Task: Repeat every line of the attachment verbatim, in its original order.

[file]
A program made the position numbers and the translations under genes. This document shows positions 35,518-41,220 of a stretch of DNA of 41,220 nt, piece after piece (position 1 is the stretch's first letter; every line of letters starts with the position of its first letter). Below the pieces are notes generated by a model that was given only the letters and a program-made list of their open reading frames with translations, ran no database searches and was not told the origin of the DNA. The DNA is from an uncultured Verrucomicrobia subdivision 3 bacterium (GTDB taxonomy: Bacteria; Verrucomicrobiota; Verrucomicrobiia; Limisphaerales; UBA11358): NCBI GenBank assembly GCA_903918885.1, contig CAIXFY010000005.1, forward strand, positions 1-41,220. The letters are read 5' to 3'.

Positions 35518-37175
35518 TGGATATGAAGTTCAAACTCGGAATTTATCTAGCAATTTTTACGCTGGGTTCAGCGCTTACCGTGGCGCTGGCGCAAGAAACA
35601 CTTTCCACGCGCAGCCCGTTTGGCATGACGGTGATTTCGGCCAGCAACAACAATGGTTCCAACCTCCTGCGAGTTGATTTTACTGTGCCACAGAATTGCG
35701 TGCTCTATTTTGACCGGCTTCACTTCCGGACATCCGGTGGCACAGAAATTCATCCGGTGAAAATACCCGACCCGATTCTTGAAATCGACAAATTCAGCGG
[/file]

A program made the position numbers and the translations under genes. This document shows positions 35,518-41,220 of a stretch of DNA of 41,220 nt, piece after piece (position 1 is the stretch's first letter; every line of letters starts with the position of its first letter). Below the pieces are notes generated by a model that was given only the letters and a program-made list of their open reading frames with translations, ran no database searches and was not told the origin of the DNA. The DNA is from an uncultured Verrucomicrobia subdivision 3 bacterium (GTDB taxonomy: Bacteria; Verrucomicrobiota; Verrucomicrobiia; Limisphaerales; UBA11358): NCBI GenBank assembly GCA_903918885.1, contig CAIXFY010000005.1, forward strand, positions 1-41,220. The letters are read 5' to 3'.

Positions 35518-37175
35518 TGGATATGAAGTTCAAACTCGGAATTTATCTAGCAATTTTTACGCTGGGTTCAGCGCTTACCGTGGCGCTGGCGCAAGAAACA
35601 CTTTCCACGCGCAGCCCGTTTGGCATGACGGTGATTTCGGCCAGCAACAACAATGGTTCCAACCTCCTGCGAGTTGATTTTACTGTGCCACAGAATTGCG
35701 TGCTCTATTTTGACCGGCTTCACTTCCGGACATCCGGTGGCACAGAAATTCATCCGGTGAAAATACCCGACCCGATTCTTGAAATCGACAAATTCAGCGG